A: Yes, there is pain involved in having a baby, but everyone copes with pain differently. Some women have very fast labours and find the pain easier to manage. Others have very long slow labours where exhaustion can make the pain difficult to manage. For some people, it’s important to experience the pain of labour and delivery while others want to have as little pain as possible. Pain relief options depend on what stage of labour you are in and can include injectable pain drugs like morphine, epidurals (which can take all the pain away for many people), and nitrous oxide, a gas people breathe at the end of labour. Sometimes you go thorough labour and delivery without any pain medication, but then your doctor or midwife needs to use local anesthesia to repair a tear. The best advice I can give is to keep an open mind. If you are managing fine, that’s great, and if you find you need or want pain relief, then ask for it.
A: If you are over 26 weeks and you haven’t noticed your baby move, sometimes it’s just because you’ve been busy. Have a rest, a snack, something to drink (not alcohol) and pay attention to baby. Your baby should move six times in two hours. If it doesn’t, contact your care provider, and if they are unavailable, go to the hospital to get checked out. You don’t need to count all the time – just if you notice a difference in your baby’s movements. If you have a dramatic decrease in movements you should also call your care provider.
A: Preeclampsia is a condition where high blood pressure develops or worsens in pregnancy. It can affect many organs in the body and it is a very serious condition. Sometimes it affects a woman’s kidneys and they start to pee protein in their urine. Sometimes it affects other organs like the liver or the blood so that it doesn’t clot properly. It can affect the brain and nerves and can lead to a seizure or a stroke. Because preeclampsia affects blood vessels, babies can be smaller so their growth is monitored. Preeclampsia can happen to any woman but it is more common in women who have had it before, have high blood pressure prior to pregnancy, are under the age of 18 or are over the age of 40, have diabetes, are heavier (BMI >35), have a family history of preeclampsia, or are pregnant with twins or triplets. For many women it occurs in the third trimester, which is one of the reasons visits to the doctor or midwife become more frequent.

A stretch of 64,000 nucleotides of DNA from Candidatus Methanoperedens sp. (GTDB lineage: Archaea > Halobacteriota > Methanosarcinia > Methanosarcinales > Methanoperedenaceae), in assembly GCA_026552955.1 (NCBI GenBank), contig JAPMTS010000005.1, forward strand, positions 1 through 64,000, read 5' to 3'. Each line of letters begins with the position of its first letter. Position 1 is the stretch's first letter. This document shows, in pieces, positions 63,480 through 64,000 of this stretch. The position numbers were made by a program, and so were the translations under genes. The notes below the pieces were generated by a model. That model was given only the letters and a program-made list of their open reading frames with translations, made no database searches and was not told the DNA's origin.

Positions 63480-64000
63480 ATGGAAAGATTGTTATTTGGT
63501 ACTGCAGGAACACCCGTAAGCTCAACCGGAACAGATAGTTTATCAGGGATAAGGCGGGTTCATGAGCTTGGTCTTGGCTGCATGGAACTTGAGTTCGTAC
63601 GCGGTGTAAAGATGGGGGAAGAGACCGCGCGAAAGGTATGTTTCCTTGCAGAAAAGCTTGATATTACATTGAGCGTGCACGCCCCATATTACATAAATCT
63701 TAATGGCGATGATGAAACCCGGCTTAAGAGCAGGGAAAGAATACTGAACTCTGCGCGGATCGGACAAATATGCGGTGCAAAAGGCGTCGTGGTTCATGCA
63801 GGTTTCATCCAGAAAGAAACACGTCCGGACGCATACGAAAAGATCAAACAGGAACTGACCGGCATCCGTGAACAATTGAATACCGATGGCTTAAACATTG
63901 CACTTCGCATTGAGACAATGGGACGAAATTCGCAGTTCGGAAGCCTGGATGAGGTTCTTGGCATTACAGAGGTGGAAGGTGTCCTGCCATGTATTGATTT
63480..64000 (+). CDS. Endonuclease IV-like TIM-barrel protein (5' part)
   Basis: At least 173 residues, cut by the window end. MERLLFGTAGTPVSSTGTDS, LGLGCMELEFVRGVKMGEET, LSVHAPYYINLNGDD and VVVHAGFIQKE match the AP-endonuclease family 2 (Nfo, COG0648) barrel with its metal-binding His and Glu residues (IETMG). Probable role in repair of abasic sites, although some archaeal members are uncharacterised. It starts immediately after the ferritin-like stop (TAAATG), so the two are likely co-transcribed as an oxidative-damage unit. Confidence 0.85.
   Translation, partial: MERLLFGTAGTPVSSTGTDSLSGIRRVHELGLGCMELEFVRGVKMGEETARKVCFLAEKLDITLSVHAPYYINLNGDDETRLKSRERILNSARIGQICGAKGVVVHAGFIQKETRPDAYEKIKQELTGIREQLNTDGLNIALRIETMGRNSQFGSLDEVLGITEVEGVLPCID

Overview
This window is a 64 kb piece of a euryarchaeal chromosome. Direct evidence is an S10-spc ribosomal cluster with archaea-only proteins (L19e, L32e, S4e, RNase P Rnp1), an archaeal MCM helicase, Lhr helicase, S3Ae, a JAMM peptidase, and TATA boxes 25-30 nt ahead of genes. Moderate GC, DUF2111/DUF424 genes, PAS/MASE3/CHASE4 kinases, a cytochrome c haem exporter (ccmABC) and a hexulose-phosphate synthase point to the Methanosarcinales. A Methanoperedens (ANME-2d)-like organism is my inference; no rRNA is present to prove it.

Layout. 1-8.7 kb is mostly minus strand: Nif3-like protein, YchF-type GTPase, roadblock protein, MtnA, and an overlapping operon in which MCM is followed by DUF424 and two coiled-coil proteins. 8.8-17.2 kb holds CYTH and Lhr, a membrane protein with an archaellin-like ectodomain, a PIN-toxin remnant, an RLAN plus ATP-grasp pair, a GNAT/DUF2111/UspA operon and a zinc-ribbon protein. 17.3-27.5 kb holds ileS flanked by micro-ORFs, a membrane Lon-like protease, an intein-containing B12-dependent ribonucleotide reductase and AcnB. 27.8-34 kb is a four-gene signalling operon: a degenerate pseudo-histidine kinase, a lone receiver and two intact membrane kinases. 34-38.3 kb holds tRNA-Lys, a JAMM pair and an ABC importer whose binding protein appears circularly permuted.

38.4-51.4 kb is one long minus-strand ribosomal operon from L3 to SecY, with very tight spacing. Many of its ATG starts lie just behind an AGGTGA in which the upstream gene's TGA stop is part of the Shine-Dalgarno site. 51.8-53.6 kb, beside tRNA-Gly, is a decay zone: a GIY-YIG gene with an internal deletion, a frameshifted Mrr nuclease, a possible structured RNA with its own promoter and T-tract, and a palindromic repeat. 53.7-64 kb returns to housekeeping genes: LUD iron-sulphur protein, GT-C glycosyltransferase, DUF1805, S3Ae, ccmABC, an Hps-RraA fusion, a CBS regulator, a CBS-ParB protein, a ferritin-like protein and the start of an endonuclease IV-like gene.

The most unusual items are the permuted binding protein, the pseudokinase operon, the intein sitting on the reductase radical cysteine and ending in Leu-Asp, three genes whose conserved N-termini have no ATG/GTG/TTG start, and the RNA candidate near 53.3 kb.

A: It is true there are toxic chemicals in hair dye, but very little seems to be absorbed into your body. If you want to avoid the chemicals completely, try dying your hair with vegetable dyes instead. Another option is to avoid hair dying in the first trimester when baby’s organs
are forming. You can also choose to just get your hair frosted or highlighted, which avoids putting chemicals directly on the the scalp (which is where absorption occurs). Have your hair done in a well-ventilated area. Overall there seems to be little risk to the baby if you dye your hair three to four times during your pregnancy.
A: Usually it takes much longer than a few weeks to lose the baby weight (unless you also have a personal chef and personal trainer at your disposal). The more extra weight you gain in pregnancy, the harder it will be to lose after Baby comes. Diet and exercise are the keys to returning to your pre-pregnancy weight. Breastfeeding moms burn 500 calories a day just from breastfeeding. Healthy eating
is very important as well, as is not eating more than you need. Walk with the baby. If you are a jogger, you can get a jogging stroller. Other options to regain your fitness level are mom and baby fitness classes, or borrowing workout DVDs from your local library.
A: This is a common question because people often want to paint baby’s room, but unfortunately we don’t have any scientific studies to tell us if there is a level of paint exposure that is unsafe. My best advice is to get someone else to do the painting. Failing that, if you must paint, make sure the area is well ventilated and try to limit the amount of time you are exposed to the fumes.